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Jim Ecker, President & Editor

New MWL boss says league in good shape

COMSTOCK PARK, Mich. - After serving as the general counsel for the Midwest League for more than 20 years, Richard Nussbaum is now completing his first year as president of the league. In January, he took over for George Spelius, who retired after running the league since 1987.

Nussbaum, who played baseball at Notre Dame in the early 1970s, thinks the Midwest League has enjoyed a good season and continues to prosper.

"I’m not sure it could have gone any better,” he said Thursday prior to the second game of the MWL championship series between Cedar Rapids and West Michigan. “Probably fewer rainouts for some of the clubs.

“We had great attendance league-wide. We continue to draw about 10 percent of the entire fan base of all of minor league baseball across the country. Ten percent of those fans come to MWL games, which I think is remarkable.

“We’ve had great play on the field," he said. "We have two teams in the championship that have worked real hard to get there and played really pretty well throughout the entire season. The facilities are good, the fans are great. I’m very happy with the way the first year went.”

After working within the MWL office for more than two decades, you wouldn’t think much that comes up during the course of a season would surprise him, but that has not necessarily been the case.

“I think it’s fair to say that I knew a lot about what the job entailed,” he agreed. “But I guess the one thing that I didn’t know was how deeply you get into some of the on-field issues, especially related to if there’s an ejection or if there’s a bench-clearing incident and things along those lines. That can be pretty intense and time-consuming to make sure if you take action against someone, that you do it in the right way.

“I think we’ve seen all too often recently how heads of leagues can be a little less successful than they should be when they make decisions, so I have tried during the course of this year to be as fair as I can to everybody when I had to make a decision.”

Nussbaum indicated, however, that there have not been a lot of disciplinary issues this season.

“It’s not what I would call a significant problem, but there are a number of incidents and we try to take care of it very quietly, as it should be," he said. "This is a development league as applies to players, managers and umpires, so as everybody learns, sometimes people make mistakes. What we try to be is part of a development program to keep them on the right track.”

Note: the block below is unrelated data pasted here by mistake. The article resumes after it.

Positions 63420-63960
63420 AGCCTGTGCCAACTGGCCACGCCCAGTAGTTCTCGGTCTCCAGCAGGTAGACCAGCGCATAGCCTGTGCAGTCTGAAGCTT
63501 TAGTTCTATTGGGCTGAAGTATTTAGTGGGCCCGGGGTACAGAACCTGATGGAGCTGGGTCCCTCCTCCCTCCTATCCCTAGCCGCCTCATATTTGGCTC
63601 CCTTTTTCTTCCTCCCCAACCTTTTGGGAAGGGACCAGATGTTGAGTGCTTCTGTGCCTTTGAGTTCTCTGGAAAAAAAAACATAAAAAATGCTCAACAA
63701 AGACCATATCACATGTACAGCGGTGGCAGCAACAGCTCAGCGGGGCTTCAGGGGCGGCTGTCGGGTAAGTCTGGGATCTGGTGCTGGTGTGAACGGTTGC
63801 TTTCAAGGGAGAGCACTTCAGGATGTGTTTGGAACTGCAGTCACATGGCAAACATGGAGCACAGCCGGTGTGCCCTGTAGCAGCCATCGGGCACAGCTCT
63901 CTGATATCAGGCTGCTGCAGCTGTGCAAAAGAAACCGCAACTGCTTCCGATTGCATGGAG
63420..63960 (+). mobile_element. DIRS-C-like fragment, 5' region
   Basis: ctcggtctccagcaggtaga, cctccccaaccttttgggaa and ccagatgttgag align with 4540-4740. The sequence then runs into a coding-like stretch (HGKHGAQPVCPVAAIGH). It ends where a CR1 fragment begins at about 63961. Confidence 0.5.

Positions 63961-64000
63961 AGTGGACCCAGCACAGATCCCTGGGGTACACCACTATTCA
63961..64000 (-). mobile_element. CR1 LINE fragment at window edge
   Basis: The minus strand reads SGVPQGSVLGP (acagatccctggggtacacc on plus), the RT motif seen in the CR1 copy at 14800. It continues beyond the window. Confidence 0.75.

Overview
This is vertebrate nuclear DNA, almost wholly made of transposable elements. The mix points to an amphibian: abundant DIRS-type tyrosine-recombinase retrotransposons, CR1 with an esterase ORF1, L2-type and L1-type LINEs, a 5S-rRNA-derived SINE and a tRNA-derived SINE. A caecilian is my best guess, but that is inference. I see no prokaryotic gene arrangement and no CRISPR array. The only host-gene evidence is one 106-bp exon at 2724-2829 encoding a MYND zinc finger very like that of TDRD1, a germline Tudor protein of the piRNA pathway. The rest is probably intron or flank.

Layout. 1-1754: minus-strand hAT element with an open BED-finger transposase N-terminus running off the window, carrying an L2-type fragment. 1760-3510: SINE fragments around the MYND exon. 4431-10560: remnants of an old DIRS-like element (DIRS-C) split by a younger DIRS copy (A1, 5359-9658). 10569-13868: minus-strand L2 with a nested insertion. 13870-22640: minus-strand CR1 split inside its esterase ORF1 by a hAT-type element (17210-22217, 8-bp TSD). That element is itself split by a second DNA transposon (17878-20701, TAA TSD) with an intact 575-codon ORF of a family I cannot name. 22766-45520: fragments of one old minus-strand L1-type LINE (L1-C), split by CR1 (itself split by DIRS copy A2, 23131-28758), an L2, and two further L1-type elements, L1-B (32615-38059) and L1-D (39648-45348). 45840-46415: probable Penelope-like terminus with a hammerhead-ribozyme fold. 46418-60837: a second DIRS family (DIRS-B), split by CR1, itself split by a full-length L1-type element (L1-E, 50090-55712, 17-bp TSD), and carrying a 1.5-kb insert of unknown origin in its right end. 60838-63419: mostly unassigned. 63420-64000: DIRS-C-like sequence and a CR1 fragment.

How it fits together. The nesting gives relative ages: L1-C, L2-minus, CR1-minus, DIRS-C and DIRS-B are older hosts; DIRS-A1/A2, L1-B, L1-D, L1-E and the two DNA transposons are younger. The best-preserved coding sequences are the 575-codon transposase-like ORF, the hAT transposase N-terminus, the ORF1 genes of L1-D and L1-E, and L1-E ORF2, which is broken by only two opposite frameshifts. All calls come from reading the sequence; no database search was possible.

The league boss went on to give praise to Kernels manager Jake Mauer.

“Jake is a great guy. I’ve had a chance to talk to him a couple of times and the Kernels are really lucky to have him.

“In the small-world category, one of Jake’s teammates when he was in high school and playing Legion ball played with my son at Notre Dame," Nussbaum said. "Obviously, he comes from a high-profile, high-pedigree baseball family. He’s done a great job this year for the Kernels.”

With his first season running the league almost in the books, Nussbaum does not see much change coming to the Midwest League in the near future.

“I really don’t,” he said. “I think the league’s in pretty good shape. We’re not quite to the end of the year yet and I think after we get the championship game over with we’ll kind of step back and do an evaluation.

“We have a general managers meeting in October and then the winter meetings in December, so you never know, but right now I don’t see any significant changes.”

Two issues that are raised occasionally with regard to the Midwest League are the possible expansion or relocation of a team to St. Paul, Minnesota, and the possibility that the league would split into two separate leagues due to the geographic challenges of maintaining teams hundreds of miles apart.

Nussbaum does not envision a team in St. Paul.

“I don’t foresee that happening for a number of reasons,” he said.“We’re primarily player-development oriented and the Major Leagues have been very clear that they want to restrict the travel as best they can and the Midwest League footprint is as compact as most leagues and we want to keep it that way.”

Nussbaum conceded it’s no short trip when Cedar Rapids hits the road to Lake County, Ohio, however.

“I think those are the extremes. We also have Bowling Green (Ky.) in our league. That’s not an ideal situation, but it’s something that we’ve done because the South Atlantic League needed some help,” he explained.